This week I am writing on Royal Dutch Shell, a company I last wrote about in 2015, when it agreed to buy BG for a consideration of £47bn.
The integration of BG’s assets remains on track and with synergies from this deal and leveraging efficiencies, Shell has stripped $10bn of annual operating costs from its business. On top of this, the enlarged company is continuing to drive down its debt ahead of targets and has reduced capital expenditure by $20bn.
While the integration of BG’s assets is running to plan, Shell cannot rest on its laurels. A switch from fossil fuels to more clean energy sources over the long term will put pressure on demand. One example of this is the move of car manufacturers towards producing electric vehicles (EV) or hybrids. To counter the move away from fossil fuels, many of the big oil and gas companies are investing heavily in renewable energy solutions. Shell has committed to invest up to $1bn per annum in “new energy” by 2020, including an investment in hydrogen production to rival the EV market. While this is a fraction of their overall capital expenditure it shows that the company is trying to future-proof its business as the demand for oil inevitably falls.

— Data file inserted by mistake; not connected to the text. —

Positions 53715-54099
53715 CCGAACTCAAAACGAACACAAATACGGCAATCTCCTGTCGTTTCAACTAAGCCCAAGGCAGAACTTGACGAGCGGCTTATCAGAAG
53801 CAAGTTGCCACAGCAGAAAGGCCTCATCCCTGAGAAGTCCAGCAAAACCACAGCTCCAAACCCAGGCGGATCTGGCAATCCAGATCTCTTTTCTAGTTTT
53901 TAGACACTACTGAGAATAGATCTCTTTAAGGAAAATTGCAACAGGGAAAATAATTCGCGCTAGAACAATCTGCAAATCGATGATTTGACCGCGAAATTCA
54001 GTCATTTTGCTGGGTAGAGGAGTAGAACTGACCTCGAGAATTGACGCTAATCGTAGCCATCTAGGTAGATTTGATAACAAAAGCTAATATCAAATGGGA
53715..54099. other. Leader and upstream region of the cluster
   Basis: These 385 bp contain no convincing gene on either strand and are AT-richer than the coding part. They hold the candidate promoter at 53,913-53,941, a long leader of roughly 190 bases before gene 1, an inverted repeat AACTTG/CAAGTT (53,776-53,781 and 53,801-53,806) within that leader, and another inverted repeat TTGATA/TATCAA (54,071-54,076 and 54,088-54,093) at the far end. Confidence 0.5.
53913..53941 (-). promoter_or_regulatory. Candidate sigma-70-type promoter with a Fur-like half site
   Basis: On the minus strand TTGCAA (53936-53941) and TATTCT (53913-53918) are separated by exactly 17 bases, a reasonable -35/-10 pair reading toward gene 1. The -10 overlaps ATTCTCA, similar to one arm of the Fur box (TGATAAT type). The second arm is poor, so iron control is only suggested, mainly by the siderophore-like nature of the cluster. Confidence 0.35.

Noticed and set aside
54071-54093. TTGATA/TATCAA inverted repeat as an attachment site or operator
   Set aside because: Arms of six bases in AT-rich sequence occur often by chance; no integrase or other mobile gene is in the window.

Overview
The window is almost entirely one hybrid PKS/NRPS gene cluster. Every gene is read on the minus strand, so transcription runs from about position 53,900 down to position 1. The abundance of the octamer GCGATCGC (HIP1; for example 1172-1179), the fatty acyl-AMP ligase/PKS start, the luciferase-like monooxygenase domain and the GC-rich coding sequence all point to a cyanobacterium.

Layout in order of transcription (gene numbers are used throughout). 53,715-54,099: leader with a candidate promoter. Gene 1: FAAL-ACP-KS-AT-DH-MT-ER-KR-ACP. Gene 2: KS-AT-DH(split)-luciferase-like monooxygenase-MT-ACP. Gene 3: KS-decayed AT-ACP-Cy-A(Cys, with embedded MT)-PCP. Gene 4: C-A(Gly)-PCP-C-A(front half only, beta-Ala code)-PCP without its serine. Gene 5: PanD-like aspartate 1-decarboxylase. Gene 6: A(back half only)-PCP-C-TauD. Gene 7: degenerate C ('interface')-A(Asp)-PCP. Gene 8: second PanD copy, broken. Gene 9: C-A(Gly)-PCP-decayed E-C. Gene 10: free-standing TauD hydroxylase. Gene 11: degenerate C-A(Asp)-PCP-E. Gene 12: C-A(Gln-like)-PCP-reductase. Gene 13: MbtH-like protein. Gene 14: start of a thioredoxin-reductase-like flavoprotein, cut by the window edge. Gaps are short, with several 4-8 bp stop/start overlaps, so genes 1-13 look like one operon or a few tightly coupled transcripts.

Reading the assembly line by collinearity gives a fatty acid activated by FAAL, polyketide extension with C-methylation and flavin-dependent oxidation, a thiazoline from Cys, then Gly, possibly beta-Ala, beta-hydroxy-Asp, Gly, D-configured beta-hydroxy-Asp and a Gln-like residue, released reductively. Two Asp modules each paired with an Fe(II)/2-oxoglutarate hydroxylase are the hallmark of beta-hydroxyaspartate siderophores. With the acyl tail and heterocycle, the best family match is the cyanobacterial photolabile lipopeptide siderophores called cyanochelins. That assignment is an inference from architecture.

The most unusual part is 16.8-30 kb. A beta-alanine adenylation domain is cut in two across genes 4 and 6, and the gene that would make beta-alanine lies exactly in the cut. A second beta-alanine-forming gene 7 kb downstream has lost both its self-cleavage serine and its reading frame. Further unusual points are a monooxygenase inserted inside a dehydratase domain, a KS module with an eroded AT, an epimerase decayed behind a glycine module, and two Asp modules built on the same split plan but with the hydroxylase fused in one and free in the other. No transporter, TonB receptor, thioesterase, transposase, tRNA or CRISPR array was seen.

Shell also highlights that there will need to be a stable source of electricity when wind and solar are not available. The management see gas providing this stability and have increased their liquefied natural gas (LNG) capabilities with the purchase of BG.
The success of Shell compared with its peers will be determined by how well it manages this switch to renewable energy sources. Any heavy investment now would be a drag on cash and the adoption rate for electric vehicles, for example, may be slower than anticipated. However if Shell delays investing in renewable energy it risks being left behind in a declining sector.